Changing the Map Size and Position

Before starting work on the cartographic design, always prepare your map layout ahead of time. Start by determining the size of the page on which you will be working. In this activity, you are making a poster-sized map that will display your choice of one out of two themes. You can choose the historic fire damage from the 1906 earthquake as the theme, or you can pick sea level rise and flooding. The poster size will be 32 inches by 18 inches. You will include a map of the City of San Francisco. Descriptive text and other map elements will surround the main map on the poster.

By default, ArcMap sets the page size to 8.5 inches by 11 inches. This setting is rarely acceptable, both professionally and in courses taught at Humboldt State University. In this step, you will change the page size. Then, you will change the data frame size and position on the page. From the main menu, select View, then Layout view.

An image of the Layout view option for SF basemap
There are two ways to display the data frame in ArcMap, Data View, and Layout View.

The data frame window immediately changes to show the page size and the data frame position on the page. Across the top and along the left you will see a ruler indicating the height and width of the page. Currently, the page size is 8.5 inches by 11 inches, which is the default setting in ArcMap. The Layout toolbar may also appear floating above the map. You may dock the toolbar on top.

An image of the initial layout view for SF basemap.
As you can see, ArcMap defaults to a layout for an 8.5 by 11 sheet of paper. Click to view a larger sized image.

It is essential to understand each of the tools in the Layout toolbar. These tools are only active when ArcMap is in Layout View.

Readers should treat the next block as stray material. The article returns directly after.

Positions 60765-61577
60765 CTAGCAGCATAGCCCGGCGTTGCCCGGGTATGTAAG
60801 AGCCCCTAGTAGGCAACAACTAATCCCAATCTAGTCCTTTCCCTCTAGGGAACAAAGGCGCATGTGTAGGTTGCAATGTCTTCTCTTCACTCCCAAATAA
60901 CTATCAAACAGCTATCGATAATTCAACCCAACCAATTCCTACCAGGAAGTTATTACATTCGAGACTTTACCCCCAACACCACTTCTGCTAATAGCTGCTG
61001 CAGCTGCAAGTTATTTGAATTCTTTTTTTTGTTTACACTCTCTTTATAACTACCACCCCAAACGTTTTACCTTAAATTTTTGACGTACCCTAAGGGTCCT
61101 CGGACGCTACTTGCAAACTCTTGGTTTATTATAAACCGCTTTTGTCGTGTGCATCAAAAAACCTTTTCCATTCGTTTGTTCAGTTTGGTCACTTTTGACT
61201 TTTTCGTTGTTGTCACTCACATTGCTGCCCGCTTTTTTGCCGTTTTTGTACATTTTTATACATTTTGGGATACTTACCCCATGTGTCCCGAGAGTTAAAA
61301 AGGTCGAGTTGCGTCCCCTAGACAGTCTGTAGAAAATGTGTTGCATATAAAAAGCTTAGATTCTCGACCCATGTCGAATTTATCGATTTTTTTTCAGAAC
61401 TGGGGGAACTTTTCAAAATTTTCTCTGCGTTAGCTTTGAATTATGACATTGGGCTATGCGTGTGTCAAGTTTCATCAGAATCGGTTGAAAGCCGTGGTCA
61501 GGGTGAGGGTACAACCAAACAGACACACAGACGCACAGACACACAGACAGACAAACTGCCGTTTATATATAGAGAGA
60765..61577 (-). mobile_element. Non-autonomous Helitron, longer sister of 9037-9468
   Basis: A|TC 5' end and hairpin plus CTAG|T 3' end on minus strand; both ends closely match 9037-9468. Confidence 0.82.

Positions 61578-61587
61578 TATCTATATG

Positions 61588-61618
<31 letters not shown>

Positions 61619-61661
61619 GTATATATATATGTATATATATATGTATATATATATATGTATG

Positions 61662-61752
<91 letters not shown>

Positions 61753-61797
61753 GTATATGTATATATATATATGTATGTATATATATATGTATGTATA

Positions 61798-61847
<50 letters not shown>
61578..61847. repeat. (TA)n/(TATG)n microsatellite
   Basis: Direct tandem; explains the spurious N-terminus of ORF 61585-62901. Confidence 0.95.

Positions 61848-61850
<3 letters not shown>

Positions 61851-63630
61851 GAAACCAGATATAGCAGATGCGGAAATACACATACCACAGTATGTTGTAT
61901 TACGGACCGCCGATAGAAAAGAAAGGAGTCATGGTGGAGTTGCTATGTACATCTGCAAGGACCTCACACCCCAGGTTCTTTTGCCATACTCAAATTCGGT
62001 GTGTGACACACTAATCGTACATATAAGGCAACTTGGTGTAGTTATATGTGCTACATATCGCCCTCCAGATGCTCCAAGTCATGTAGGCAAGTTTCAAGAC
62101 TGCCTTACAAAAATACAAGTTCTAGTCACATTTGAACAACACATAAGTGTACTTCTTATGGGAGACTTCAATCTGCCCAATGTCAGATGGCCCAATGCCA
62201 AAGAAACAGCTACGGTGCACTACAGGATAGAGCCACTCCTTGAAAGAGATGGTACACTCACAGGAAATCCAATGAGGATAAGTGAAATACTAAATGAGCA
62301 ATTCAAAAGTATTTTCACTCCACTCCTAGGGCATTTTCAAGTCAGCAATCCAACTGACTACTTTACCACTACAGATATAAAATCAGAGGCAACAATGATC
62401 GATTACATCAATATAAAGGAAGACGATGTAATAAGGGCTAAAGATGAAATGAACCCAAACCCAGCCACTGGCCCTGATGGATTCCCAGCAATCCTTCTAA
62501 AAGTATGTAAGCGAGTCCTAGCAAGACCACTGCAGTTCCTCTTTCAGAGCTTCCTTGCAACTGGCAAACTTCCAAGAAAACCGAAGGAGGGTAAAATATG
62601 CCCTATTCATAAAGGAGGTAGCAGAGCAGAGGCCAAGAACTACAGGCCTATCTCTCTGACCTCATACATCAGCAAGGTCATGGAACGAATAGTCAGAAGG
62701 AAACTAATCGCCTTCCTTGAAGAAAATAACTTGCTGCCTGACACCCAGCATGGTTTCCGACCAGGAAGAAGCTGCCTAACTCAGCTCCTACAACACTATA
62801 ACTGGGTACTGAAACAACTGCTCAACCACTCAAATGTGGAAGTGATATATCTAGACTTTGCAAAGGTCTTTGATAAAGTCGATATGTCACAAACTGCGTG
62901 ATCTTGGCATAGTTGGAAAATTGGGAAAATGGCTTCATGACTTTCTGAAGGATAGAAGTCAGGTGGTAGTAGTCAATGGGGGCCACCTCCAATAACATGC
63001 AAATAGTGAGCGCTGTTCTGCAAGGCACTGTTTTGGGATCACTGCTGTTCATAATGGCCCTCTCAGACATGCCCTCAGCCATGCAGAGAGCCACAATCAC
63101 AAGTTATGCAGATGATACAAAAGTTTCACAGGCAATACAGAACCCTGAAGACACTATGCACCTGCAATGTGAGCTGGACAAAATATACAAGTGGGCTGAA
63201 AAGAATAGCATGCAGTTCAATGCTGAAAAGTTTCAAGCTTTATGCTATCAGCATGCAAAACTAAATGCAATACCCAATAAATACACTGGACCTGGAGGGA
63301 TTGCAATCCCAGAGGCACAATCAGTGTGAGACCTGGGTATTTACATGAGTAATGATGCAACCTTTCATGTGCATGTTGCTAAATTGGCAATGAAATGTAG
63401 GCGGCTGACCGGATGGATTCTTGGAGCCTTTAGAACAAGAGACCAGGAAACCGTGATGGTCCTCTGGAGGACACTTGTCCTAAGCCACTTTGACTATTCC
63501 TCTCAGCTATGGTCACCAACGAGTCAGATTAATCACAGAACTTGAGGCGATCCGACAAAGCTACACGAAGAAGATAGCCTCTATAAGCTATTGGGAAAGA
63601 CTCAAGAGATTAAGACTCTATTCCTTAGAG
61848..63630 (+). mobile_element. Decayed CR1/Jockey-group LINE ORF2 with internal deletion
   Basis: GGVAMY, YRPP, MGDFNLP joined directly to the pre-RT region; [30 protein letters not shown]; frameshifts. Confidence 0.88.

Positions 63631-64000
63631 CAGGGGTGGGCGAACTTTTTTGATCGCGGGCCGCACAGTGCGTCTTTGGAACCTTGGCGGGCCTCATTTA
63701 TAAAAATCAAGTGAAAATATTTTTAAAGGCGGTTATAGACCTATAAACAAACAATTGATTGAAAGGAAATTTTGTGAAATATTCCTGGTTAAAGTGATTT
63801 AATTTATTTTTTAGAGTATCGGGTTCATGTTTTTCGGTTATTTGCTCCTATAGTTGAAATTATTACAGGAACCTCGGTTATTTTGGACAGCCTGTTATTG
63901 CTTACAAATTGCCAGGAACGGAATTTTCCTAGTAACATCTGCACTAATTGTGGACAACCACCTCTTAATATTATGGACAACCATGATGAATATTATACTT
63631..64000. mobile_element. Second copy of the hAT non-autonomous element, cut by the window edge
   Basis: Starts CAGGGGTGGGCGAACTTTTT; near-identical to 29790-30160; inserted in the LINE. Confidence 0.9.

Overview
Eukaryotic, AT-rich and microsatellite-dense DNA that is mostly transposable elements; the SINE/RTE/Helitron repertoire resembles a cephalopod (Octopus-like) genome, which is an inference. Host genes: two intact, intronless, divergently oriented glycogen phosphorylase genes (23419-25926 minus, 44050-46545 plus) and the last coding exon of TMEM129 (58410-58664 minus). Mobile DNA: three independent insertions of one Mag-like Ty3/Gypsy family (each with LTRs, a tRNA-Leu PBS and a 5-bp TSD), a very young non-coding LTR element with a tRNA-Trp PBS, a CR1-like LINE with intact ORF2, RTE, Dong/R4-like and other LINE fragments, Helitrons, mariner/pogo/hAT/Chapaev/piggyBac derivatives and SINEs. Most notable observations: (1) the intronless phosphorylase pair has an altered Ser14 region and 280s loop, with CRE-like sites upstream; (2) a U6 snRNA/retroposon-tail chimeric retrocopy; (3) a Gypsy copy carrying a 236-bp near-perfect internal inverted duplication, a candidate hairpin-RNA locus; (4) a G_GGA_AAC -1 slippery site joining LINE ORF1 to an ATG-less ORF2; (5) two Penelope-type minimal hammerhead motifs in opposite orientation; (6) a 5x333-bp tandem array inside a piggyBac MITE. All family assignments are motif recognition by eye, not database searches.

An image of the Layout Toolbar
The layout tools only work while in Layout View.

On the left of the toolbar, you’ll see two tools for zooming in and out of the map layout. The icon looks like a magnifying glass over a page. These tools are sometimes confused with the Zoom In and Zoom Out tool with which you previously worked. They work similarly. Instead of zooming in and out of the data, the zoom tools on the Layout toolbar zoom in and out of the page layout. Likewise, the pan tool on the layout toolbar will pan across the page layout and will not move the data. Next to the Pan tool is the Zoom to Whole Page tool. This tool is handy for quickly viewing the entire page layout. Take a moment to experiment with each of these tools before moving on to the next step.

In a previous tutorial, you learned out to change the page size. From the main menu, select File, then Page and Print Setup. Uncheck the box next to Use Printer Paper Settings. For the Width, enter 32. For the Height, enter 18. When you are ready, click OK.

An image of the page and print setup for SF basemap
Check the lower left side of the Page and Print Setup window to change these settings.

The page is now a large poster size of 32 inches by 18 inches. You can tell because the ruler along the top and the sides have changed to show the new dimensions. However, the data frame is still the default size.

An image of the initital data frame size
There are always two steps when setting up your map layout. Change the paper size and change the data frame size. Click to view a larger sized image.

In a previous tutorial, you learned how to change the data frame size and position. Unlike that last tutorial, you will not be matching the size of the paper. Instead, the data frame has a different dimension and location on the page. To change the data frame size, open the data frame properties and navigate to the Size and Position tab. Change the width value to 19 and the height value to 13. Change the Anchor Point so that it is in the center position.  Then, enter 10.5 for the X value. Enter 9 for the Y value. When done, click OK.

An image of the size and position for SF basemap
By default, the Position value anchors the data frame on the page relative to the lower left corner. In this instance, you anchor the dataframe relative to the center of the page. Click to view a larger sized image.

When done, you should see your dataframe positioned on the left side of the paper.

An image of the SF basemap position
Here the data frame and the paper have different dimensions.